Buccaneer Aruba caravan

Key Features

Model Year 2024
Class Twin Axle
Price From (£) 47,449
Internal Length (m) 6.39
Shipping Length (m) 8.18
MRO (kg) 1801
MTPLM (kg) 1,980
Max Width (m) 2.45
External Height (m) 2.63
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At a glance

The Aruba is the biggest six-berth caravan made in Britain, and its spec includes underfloor heating plus an automatic self-levelling system

Full review



Words: Val Chapman  Photography: Richard Chapman


The Buccaneer Aruba

There’s an assumption in the caravan market that top-spec, luxurious tourers are the preserve of couples. Yet here is a caravan that belies that theory. 

This is a six-berth, eight-foot-wide, eight-metre-long tourer with pretty much all of the caravan luxuries you could dream of. And it has a layout that offers great versatility for families.

Buccaneer’s only family caravan is a very special offering, packed with kit including an automatic self-levelling system, an on-board water tank, and underfloor heating – and with an air of opulence that puts it right at the top of the touring caravan tree. 

Only the Swift Elegance Grande range and Coachman’s Laser Xcel can be compared in terms of spec level and price – and neither of these ranges includes a six-berth layout.

So family buyers seeking top-level luxury would be well advised to take a close look at the Aruba, as we did. Our day at Preston Caravans and Motorhomes enabled us to immerse ourselves in the luxury  that Buccaneer provides, and we found it easy to imagine this caravan as the holiday base for six. Storage space, kitchen space, bedtime and shower time considerations all came under our usual scrutiny – and it measured up excellently…


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The self-levelling system

But before we start the interior exploration of this giant of the caravan world, we need to describe  the E&P self-levelling system that is fitted to all Buccaneers.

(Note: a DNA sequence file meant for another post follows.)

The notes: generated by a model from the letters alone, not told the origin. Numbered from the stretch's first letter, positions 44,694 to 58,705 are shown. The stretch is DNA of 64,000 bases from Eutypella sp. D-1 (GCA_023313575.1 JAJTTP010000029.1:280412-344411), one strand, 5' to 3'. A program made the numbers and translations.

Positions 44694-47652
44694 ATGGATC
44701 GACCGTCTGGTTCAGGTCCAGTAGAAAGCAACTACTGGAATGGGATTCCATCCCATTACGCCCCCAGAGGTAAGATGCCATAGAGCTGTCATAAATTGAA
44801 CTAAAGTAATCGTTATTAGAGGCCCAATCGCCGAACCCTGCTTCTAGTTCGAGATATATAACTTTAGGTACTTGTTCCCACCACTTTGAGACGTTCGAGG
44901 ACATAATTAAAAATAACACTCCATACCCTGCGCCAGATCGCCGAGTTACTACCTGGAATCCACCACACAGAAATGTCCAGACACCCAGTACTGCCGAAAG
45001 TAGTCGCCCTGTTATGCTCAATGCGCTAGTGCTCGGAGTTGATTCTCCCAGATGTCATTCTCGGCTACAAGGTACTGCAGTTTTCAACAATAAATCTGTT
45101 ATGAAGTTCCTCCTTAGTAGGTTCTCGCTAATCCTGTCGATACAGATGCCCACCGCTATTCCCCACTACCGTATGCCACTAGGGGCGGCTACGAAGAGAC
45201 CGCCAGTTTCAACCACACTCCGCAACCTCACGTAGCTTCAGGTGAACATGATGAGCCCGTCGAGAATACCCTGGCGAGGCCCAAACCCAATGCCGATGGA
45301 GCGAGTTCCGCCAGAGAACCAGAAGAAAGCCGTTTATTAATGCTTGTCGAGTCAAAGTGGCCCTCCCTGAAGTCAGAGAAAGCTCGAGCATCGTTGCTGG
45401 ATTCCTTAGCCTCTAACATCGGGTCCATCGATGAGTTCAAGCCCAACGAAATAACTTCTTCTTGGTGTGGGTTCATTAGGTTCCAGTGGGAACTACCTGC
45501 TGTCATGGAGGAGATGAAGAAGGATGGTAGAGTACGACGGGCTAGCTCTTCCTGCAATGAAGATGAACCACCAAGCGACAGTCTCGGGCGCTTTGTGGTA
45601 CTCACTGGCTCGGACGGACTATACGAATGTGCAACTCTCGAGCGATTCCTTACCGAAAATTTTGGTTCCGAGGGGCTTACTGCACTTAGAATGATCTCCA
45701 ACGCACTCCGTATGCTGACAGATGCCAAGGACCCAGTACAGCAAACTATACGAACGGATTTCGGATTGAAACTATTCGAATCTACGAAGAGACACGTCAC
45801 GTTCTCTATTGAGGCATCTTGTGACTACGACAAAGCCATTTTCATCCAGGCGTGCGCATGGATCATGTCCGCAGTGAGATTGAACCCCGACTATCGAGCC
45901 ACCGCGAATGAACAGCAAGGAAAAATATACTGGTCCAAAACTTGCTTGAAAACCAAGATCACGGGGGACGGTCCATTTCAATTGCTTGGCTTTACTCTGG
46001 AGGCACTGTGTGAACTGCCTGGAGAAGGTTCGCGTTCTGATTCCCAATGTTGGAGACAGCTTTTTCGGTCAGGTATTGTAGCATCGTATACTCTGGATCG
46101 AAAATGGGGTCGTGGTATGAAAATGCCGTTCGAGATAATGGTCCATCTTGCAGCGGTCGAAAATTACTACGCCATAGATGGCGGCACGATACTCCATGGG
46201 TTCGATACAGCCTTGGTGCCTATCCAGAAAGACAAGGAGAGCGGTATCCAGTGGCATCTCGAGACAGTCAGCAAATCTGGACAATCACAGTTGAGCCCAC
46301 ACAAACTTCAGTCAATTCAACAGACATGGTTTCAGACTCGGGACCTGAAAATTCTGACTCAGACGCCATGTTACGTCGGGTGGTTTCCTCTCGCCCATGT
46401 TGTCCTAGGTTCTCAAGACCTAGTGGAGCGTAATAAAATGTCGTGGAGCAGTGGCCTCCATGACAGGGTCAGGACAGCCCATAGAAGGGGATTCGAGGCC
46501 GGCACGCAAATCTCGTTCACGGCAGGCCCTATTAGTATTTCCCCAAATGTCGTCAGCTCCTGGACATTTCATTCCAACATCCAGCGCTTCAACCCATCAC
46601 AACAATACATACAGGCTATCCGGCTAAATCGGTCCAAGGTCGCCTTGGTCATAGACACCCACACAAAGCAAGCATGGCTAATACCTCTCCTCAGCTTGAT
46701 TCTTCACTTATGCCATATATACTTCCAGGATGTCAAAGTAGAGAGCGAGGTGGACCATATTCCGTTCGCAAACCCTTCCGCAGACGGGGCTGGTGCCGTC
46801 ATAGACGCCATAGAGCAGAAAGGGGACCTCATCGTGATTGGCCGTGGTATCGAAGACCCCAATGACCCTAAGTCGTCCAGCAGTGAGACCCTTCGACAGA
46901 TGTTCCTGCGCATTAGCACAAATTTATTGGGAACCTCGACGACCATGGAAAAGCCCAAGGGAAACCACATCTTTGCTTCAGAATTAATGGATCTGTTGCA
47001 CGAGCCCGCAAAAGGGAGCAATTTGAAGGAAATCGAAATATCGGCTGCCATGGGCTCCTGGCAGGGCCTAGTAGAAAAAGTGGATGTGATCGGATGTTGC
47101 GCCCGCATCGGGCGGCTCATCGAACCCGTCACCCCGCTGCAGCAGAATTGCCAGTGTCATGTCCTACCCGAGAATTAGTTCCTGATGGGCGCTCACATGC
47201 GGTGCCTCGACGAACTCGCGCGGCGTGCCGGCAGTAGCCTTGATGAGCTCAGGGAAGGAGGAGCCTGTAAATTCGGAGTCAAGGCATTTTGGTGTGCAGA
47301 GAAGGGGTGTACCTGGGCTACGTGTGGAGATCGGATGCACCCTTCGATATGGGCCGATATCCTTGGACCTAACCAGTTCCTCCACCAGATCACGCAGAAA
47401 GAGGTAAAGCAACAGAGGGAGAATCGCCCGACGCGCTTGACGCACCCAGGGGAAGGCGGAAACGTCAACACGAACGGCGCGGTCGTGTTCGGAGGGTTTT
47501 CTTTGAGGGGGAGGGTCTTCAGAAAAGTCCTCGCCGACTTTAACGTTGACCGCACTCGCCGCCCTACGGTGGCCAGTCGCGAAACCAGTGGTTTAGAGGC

At the press of a button on the touchscreen control, the mighty Aruba levels itself. First, two hydraulic jacks descend from the axle area and level the caravan from side to side. 

Next, four hydraulically operated Al-Ko Big-Foot corner steadies level the caravan from front to back. It takes just two minutes.


The layout

Now we’re ready to step inside and discover the merits of the biggest six-berth caravan that was made in Britain. 

It has three double beds – that’s one fixed double, plus one to make from the dining area and another in the lounge. And it has flexibility; the settees in the lounge are 1.8m long, so they can be used as single beds.

The Aruba has three dining options. That’s the front pull-out table for two which gives you a surface that measured 70cm by 57cm; the offside dining table for four, and, of course, the free-standing table that hides away in the wardrobe when not in use, and converts the lounge into a dining room for, potentially, six. 





The lounge

There’s a general air of opulence about Buccaneers, and nowhere is that more obvious than in the lounge. Velvet armrest edges, velvet piping running around the backrests, and six cushions – that’s two bolster shaped and four square shaped, all in tactile fabric, the largest two having a rather exotic, embossed leaf pattern. 

Curtain tops and ties are also velvet-type fabric, adding to the sophisticated look. The side curtains  are eyeleted, and hang from chrome domestic-style poles.

A contactless charger that pops up when pressed to reveal a USB socket sits in the centre of the windowsill. And the top lockers have wide, stylish chrome handles that have a tilt action to activate the positive catches.

We love Buccaneers’ long, slender rooflight that stretches 1.4m from the sunroof above the lounge window towards the dining area and kitchen; it’s important in keeping the caravan light and bright, because the side windows are slightly tinted.